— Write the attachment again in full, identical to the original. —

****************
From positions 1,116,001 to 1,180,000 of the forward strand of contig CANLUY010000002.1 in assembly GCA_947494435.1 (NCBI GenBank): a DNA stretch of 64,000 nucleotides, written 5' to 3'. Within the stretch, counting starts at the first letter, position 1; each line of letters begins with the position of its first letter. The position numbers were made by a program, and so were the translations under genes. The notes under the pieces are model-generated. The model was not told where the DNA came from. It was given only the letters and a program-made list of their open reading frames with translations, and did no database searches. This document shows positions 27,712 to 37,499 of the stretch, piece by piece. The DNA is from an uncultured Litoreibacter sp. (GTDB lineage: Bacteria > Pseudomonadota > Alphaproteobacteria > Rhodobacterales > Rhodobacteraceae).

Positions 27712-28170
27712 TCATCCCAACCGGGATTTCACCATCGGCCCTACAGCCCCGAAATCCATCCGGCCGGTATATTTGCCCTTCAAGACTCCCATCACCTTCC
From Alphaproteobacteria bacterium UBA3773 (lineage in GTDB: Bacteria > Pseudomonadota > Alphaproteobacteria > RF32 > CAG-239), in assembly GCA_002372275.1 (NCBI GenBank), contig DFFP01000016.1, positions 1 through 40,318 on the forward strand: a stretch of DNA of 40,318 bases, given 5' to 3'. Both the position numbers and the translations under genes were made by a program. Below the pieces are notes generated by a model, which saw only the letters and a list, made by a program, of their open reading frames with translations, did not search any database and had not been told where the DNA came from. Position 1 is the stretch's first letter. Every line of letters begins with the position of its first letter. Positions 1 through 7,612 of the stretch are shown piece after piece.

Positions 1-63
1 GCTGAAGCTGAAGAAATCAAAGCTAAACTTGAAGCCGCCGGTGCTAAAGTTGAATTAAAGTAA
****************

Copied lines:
From positions 1,116,001 to 1,180,000 of the forward strand of contig CANLUY010000002.1 in assembly GCA_947494435.1 (NCBI GenBank): a DNA stretch of 64,000 nucleotides, written 5' to 3'. Within the stretch, counting starts at the first letter, position 1; each line of letters begins with the position of its first letter. The position numbers were made by a program, and so were the translations under genes. The notes under the pieces are model-generated. The model was not told where the DNA came from. It was given only the letters and a program-made list of their open reading frames with translations, and did no database searches. This document shows positions 27,712 to 37,499 of the stretch, piece by piece. The DNA is from an uncultured Litoreibacter sp. (GTDB lineage: Bacteria > Pseudomonadota > Alphaproteobacteria > Rhodobacterales > Rhodobacteraceae).

Positions 27712-28170
27712 TCATCCCAACCGGGATTTCACCATCGGCCCTACAGCCCCGAAATCCATCCGGCCGGTATATTTGCCCTTCAAGACTCCCATCACCTTCC
From Alphaproteobacteria bacterium UBA3773 (lineage in GTDB: Bacteria > Pseudomonadota > Alphaproteobacteria > RF32 > CAG-239), in assembly GCA_002372275.1 (NCBI GenBank), contig DFFP01000016.1, positions 1 through 40,318 on the forward strand: a stretch of DNA of 40,318 bases, given 5' to 3'. Both the position numbers and the translations under genes were made by a program. Below the pieces are notes generated by a model, which saw only the letters and a list, made by a program, of their open reading frames with translations, did not search any database and had not been told where the DNA came from. Position 1 is the stretch's first letter. Every line of letters begins with the position of its first letter. Positions 1 through 7,612 of the stretch are shown piece after piece.

Positions 1-63
1 GCTGAAGCTGAAGAAATCAAAGCTAAACTTGAAGCCGCCGGTGCTAAAGTTGAATTAAAGTAA